Roxy: Sacred site for Greek Australians

December 16, 2010

The Roxy theatre at Bingara could become a ‘Greek Sacred Site’ if George Poulos has his way.  George, a noted Bingaraphile, from the Public Relations Office, Kytherian Association of Australia, is editor of, and is a Trustee of the Kytherian World Heritage Fund.

Roxy Cafe benefactors
Some of the generous benefactors of the Roxy Complex, with Member for Northern Tablelands, Richard Torbay.

George is one of several Kytherian Australians who have made very generous donations to the restoration of the Roxy complex.

Members of the Greek community in Australia are lining up to befriend the Roxy Theatre, and now the Cafe.

Mr. Poulos has donated $15,000 for integrated air conditioning.

Chairman of the Sydney Roosters Rugby League board, Nick Politis, has personally donated $5,000.

Emmanuel, Peter and James Aroney, grandsons of one of the original partners in the Roxy, have donated $6,000 for the restoration of the original neon Peter’s Cafe sign.

A submission to the Aroney trust has been made, for $25,000 to fund the establishment of a museum in rooms upstairs in the cafe building.  “I hope Greek Australfians will embrace this place as a memorial to achievement,” George Poulos said.

“We were called cafe kids, this will be a memorial to our parents and grandparents,” he said.

Immigrants from Greece, in particular, Kythera began arriving in Australia from about 1880.  They first established fish restaurants and oyster saloons, and gradually spread out, following railway lines to country centres where they started businesses running cafes and cinemas.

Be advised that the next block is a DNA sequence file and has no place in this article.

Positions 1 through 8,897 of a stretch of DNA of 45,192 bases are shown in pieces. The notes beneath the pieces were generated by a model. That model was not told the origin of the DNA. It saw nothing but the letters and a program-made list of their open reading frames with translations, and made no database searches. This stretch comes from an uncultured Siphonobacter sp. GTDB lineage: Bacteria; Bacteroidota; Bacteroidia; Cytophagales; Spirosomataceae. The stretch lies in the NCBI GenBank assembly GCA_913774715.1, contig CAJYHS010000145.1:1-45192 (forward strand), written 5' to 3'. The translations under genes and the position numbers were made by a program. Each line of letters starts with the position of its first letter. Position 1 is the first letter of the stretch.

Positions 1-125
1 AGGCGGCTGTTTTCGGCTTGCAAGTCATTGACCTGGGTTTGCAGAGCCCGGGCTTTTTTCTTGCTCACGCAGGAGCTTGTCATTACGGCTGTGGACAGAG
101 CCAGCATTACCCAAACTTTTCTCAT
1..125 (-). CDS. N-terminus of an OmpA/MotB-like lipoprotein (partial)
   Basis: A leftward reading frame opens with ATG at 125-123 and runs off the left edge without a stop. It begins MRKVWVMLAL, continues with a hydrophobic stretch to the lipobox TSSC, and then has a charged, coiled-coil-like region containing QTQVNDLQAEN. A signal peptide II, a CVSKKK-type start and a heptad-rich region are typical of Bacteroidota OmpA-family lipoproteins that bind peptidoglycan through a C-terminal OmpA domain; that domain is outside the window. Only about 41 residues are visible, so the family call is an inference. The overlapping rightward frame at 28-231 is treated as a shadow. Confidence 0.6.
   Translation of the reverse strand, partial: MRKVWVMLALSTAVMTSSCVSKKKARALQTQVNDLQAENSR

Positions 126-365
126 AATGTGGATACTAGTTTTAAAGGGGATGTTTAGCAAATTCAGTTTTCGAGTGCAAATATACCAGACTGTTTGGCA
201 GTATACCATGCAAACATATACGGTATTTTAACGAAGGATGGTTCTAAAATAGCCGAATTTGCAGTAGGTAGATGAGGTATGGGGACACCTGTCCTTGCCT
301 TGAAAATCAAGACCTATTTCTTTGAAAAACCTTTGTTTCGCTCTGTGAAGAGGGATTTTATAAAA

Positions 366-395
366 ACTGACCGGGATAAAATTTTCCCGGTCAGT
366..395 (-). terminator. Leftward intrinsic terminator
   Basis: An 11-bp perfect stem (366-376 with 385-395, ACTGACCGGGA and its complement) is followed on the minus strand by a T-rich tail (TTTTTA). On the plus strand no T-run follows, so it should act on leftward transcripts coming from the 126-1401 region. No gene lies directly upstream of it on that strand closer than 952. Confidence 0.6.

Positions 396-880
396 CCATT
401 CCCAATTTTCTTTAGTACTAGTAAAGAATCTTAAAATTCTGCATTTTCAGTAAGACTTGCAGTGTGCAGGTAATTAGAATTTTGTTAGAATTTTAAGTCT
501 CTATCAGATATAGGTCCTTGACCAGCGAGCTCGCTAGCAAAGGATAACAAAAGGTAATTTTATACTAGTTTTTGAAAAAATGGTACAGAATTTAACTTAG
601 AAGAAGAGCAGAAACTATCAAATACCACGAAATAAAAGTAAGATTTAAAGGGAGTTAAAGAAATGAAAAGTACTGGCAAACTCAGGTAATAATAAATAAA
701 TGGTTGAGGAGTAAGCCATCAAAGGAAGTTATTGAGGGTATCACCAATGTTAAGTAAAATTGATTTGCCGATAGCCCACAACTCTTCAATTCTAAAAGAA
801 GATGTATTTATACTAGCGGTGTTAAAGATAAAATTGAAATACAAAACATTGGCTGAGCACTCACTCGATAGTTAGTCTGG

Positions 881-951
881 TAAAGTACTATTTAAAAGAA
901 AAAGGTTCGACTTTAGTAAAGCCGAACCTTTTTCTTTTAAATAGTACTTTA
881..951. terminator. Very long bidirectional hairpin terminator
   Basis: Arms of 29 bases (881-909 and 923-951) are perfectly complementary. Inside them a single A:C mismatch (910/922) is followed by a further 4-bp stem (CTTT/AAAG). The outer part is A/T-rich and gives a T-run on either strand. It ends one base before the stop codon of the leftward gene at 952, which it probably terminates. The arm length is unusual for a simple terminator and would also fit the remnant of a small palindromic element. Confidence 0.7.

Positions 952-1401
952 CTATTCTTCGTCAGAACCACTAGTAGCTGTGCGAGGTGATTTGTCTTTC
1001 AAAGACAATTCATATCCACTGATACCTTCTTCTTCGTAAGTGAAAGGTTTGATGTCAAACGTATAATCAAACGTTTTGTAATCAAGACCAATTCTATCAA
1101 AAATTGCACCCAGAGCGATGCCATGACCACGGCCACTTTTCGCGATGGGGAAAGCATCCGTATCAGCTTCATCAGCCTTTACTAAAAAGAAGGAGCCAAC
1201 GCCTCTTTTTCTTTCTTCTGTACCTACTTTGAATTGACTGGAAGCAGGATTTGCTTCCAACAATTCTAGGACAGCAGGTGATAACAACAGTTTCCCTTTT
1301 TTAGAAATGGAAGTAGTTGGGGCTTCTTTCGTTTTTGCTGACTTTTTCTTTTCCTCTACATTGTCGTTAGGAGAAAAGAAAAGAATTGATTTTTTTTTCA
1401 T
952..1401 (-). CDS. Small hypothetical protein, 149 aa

While the new immigrants worked hard and did well, they each sent money back home to Kythera.

Recently another Greek cinema, the Saraton at Grafton, reopened after a $4.5M renovation. The theatre is owned by the Notaras family, sons of the original owner who built the theatre in 1926.

The Civic Cinema at Scone, owned by Sydney Opthalmologist, Professor Minas Coroneo, are both excellent examples of Greek threatres in country NSW.

What sets the Roxy apart is that it is the only cinema and cafe complex in New South Wales, possibly Australia, restored to its original usage plan.

The only part of the complex not owned by Council is the Radiance flats, which was the original guesthouse forming part of the original complex.

“The Roxy could be a pilgrimage point for people around the world,” George said.  Indeed, over 200 Greek Australians are expected to attend the opening of the Roxy Cafe next April.

A sister city, or town/island relationship between Bingara and the island of Kythera has recently been approved by the Mayor of Kythera.

This friendship will be formalised, probably next year. It is the first relationship established for the Island of Kythera.  The population of Kythera is only 3,500, although this number grows considerably in the summer.  The island covers an area of 282 square kilometres.